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September 15, 2022

Winnipeg’s White House: The Old Winnipeg Arena

Nothing brings Winnipeggers together more than our beloved hockey team, the Jets! As a city, we have been celebrating hockey since the late 1800s. One of the first places in the city to host many of Winnipeg’s hockey teams was the 1909 Winnipeg Amphitheatre. Considered a cramped fire trap by the mid 20th century, Winnipeggers were excited to move into a brand new Winnipeg Arena in 1955, located at 1430 Maroons Road. The original home of the Jets, the blocky white building is now long gone, but the image of it is forever enshrined in the minds of those who attended events there. It was a place of pride and heartbreak, where Winnipeg came together to cheer and cry, making memories that no demolition crew could ever destroy.

Plans for a new $1 million arena in Winnipeg were already being drafted in the 1940s, dreaming of making Winnipeg a world class sports city. The Winnipeg Enterprises Corporation, a community-owned non-profit, was tasked with making this dream a reality, and would run Winnipeg’s old football stadium at 1465 Maroons Road prior to embarking on the arena project. In the spring of 1954, a referendum found that Winnipeggers were in support of financing a new arena, paving the way for the City of Winnipeg to provide a $2 million loan for the project. A sod turning ceremony on October 8, 1954 marked the start of construction for the Winnipeg Arena, which was set to be complete in just 11 months.

The Winnipeg Arena was designed by Moody Moore Architects, a firm established by two University of Manitoba graduates. Known for designing medical facilities and schools, the incredibly prolific firm chose the International Style, a form of Modernism, for the new arena. The style placed an emphasis on rational, free flowing, sleek designs; modern materials and voluminous spaces – perfect for a new arena. Drawing on features from the arenas in Cincinnati, Calgary and Kitchener, the Winnipeg Arena proudly boasted that every seat was a good seat, with not a single pillar to block anyone’s view. An organ was installed to provide live music before hockey games and during intermissions. The building could accommodate 9,116 seated spectators with room for another 2,100 standing, and additional seating could be added in place of the ice surface for various events. Another point of pride was the speed at which the building could be changed to accommodate different events – taking only 16 hours!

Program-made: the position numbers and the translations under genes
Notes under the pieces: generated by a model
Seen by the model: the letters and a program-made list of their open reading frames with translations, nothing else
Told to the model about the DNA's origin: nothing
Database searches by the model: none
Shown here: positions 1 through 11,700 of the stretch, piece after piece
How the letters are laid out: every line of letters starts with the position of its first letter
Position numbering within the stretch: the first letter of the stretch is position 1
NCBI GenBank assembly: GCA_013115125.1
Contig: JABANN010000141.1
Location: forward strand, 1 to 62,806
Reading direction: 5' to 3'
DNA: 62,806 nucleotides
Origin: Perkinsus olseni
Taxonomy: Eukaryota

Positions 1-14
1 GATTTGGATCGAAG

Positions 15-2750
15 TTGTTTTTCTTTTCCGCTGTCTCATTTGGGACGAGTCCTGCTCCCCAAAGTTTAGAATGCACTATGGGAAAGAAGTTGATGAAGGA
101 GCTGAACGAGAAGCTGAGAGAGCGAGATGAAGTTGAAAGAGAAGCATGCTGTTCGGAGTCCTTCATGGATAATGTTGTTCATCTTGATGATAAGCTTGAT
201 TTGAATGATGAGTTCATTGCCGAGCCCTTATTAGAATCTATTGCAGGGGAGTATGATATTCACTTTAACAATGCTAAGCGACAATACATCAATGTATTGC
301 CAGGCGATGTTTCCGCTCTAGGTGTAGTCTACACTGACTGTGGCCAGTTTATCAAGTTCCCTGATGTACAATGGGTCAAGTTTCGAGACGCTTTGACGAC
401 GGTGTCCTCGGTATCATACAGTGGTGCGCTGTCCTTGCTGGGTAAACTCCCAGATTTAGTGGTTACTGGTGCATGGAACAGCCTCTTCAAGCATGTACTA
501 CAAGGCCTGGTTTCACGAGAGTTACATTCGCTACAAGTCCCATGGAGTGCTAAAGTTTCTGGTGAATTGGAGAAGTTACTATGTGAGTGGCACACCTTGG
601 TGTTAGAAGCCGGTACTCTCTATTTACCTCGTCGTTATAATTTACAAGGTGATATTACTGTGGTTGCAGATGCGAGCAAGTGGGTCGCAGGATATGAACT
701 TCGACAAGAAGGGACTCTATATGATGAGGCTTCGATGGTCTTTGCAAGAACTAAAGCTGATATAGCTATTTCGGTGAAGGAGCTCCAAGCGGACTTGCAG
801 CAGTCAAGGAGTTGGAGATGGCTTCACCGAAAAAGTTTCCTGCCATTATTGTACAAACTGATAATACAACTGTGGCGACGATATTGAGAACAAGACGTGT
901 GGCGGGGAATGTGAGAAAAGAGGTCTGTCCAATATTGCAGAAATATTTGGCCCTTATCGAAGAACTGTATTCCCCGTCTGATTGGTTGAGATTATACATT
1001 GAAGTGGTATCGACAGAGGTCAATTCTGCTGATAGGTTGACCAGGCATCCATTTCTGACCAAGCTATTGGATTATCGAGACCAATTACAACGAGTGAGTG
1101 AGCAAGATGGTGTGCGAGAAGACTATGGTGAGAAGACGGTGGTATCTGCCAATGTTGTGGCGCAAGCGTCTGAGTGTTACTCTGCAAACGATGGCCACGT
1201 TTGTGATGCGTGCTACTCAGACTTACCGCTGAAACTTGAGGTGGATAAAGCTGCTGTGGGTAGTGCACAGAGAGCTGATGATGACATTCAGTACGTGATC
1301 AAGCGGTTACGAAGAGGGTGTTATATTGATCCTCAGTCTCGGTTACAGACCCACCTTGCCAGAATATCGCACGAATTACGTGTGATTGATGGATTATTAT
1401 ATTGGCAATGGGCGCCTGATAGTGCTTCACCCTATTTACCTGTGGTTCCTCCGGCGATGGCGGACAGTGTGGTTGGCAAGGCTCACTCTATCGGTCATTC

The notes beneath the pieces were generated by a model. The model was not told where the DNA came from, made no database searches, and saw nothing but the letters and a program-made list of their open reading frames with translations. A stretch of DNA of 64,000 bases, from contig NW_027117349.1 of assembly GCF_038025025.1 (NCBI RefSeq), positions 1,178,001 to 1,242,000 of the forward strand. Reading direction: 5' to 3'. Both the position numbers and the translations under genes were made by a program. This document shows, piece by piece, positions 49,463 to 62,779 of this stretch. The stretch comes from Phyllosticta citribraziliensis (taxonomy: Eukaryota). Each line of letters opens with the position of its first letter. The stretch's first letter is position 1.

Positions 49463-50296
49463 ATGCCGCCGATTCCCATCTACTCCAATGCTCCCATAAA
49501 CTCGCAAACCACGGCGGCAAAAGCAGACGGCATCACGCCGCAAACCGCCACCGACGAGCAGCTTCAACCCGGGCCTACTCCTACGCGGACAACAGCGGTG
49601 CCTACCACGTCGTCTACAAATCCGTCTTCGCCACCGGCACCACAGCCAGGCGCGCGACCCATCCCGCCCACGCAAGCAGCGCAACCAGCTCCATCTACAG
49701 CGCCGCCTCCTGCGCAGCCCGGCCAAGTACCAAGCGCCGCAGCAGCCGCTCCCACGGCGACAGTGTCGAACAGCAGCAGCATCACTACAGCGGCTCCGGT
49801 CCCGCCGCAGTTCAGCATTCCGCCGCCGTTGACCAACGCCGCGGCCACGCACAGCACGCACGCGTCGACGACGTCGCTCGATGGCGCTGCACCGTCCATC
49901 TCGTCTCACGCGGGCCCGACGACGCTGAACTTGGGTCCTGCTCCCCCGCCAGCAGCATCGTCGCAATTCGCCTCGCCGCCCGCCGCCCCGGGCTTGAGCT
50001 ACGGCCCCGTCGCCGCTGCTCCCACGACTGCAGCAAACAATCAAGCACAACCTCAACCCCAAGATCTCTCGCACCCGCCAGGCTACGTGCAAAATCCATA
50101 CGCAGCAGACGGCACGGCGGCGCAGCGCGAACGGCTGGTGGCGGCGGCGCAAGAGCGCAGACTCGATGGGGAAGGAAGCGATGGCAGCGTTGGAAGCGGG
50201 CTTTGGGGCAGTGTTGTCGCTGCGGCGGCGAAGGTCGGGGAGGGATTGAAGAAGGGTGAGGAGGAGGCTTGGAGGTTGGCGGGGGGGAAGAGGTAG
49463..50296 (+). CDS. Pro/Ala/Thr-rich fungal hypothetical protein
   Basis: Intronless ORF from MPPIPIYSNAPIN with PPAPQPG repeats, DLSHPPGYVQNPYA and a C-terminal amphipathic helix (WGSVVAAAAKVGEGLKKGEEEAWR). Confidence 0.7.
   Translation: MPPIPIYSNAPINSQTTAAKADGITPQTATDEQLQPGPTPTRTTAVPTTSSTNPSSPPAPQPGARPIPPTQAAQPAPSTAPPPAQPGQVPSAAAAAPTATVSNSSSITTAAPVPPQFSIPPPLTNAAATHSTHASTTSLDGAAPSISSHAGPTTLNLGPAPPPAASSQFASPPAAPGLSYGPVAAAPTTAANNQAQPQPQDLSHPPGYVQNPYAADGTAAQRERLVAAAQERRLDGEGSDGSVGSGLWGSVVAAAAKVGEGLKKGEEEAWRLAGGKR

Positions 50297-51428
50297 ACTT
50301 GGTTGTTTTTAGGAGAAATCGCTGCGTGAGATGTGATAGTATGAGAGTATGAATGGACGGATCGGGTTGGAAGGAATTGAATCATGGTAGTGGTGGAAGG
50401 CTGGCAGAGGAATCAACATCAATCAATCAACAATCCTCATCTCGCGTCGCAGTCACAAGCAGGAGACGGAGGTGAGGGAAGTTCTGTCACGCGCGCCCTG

The Winnipeg Arena was opened by Premier Douglas Campbell on October 18, 1955. Finished just on time, construction dust was visibly trapped in the bright white ice surface. The Winnipeg Tribune declared it to be “the finest building of its kind in North America” (October 18, 1955 page 18), with the paper full of businesses congratulating the project on its completion while proudly proclaiming their contribution. Despite its small size, it was hoped that the brand new arena would help bring a National Hockey League (NHL) team to the city.